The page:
The purpose of this paper is to determine the influences of consumers’ internal-oriented psychological factors (i.e. self- promotion, need for uniqueness, self-expression and self-monitoring) and external-oriented psychological properties (i.e. social identity and other-directedness) on the perception of customization and the sense of extended-self; further to identify whether the perception of customization and the sense of extended-self lead to purchase intention toward customized apparel products.
Data were collected through an online survey among college students in the USA, generating a valid sample size of 338 participants. Factor analysis and Structural Equation Modeling were utilized to test proposed hypotheses.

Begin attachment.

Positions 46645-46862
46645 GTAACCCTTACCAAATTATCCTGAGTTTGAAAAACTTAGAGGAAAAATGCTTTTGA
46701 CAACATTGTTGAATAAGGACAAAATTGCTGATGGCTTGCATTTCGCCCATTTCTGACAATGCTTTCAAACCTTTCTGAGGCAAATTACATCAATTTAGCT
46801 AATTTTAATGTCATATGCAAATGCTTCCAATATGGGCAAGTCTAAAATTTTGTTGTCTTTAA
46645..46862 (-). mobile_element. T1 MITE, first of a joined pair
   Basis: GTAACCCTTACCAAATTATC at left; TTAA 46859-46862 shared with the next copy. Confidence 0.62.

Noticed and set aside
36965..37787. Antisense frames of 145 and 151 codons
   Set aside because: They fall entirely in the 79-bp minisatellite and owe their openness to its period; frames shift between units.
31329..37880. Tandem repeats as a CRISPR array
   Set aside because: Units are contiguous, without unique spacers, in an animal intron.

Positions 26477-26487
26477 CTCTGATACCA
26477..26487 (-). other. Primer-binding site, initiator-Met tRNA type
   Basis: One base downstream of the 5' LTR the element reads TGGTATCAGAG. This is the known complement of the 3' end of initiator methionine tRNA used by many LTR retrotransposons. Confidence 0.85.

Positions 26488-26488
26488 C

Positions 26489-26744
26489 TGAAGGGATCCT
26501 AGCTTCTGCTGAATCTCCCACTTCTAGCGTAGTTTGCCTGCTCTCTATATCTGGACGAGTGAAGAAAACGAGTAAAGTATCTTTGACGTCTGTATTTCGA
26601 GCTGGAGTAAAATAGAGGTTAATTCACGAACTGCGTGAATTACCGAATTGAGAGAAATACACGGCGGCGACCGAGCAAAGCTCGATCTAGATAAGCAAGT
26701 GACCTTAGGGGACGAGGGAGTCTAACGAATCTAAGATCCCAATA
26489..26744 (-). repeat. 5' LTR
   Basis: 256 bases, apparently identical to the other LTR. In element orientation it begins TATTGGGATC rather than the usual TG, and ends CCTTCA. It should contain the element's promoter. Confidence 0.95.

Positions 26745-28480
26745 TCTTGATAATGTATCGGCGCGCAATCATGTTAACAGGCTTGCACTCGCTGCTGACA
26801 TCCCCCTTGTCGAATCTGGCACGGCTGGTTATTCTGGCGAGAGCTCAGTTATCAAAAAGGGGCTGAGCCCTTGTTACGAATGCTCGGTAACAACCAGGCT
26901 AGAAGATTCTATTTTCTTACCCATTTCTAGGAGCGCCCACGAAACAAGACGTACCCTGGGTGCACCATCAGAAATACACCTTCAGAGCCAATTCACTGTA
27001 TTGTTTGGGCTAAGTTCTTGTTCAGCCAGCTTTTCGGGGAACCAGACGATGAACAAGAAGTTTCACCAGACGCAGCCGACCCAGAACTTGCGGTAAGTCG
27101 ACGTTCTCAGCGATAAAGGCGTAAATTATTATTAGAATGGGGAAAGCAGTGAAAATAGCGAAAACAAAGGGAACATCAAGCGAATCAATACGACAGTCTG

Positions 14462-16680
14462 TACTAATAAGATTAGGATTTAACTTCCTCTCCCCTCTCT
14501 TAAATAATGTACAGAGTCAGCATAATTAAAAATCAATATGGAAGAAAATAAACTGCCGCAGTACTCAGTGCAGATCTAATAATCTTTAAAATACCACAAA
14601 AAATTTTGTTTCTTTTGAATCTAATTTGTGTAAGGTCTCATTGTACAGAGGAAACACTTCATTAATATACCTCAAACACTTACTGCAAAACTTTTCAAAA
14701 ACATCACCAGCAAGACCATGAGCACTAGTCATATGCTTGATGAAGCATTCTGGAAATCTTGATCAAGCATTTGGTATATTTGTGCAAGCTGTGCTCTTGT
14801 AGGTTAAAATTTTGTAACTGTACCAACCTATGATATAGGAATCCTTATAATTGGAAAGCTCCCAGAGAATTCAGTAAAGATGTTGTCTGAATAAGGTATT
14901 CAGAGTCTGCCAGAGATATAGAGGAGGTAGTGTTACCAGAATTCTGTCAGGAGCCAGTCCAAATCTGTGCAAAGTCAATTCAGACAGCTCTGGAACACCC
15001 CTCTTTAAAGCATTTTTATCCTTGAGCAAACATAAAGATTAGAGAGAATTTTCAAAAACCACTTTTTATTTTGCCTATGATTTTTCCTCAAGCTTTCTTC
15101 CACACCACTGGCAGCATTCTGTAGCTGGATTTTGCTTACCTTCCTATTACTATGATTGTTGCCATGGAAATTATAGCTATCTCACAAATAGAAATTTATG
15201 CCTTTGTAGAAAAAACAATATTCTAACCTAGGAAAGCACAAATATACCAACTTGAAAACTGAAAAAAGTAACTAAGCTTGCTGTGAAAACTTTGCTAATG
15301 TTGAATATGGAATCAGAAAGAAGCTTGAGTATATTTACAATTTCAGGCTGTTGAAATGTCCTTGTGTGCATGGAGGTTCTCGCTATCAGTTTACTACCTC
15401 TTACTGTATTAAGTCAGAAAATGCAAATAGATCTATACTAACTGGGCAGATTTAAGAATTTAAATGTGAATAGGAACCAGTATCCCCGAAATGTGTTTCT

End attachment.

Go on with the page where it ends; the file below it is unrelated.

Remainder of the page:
The results indicated that need for uniqueness and self-monitoring were significantly related to consumers’ perception of customization and the sense of extended-self, whereas impacts of self-expression and other-directedness were not significant. Furthermore, the results also confirmed that consumers’ perception of customization and the sense of extended-self were positively associated with purchase intention of customized apparel products.
This study investigates consumers’ psychological features that influence consumers’ buying intention of customized apparel products, which is the first attempt. The study results are insightful and beneficial for marketers to construct target consumer segmentation under different cultural and social settings.
Seo, S. and Lang, C. (2019), "Psychological antecedents to customized apparel purchases", Journal of Fashion Marketing and Management, Vol. 23 No. 1, pp. 66-81. https://doi.org/10.1108/JFMM-10-2018-0128
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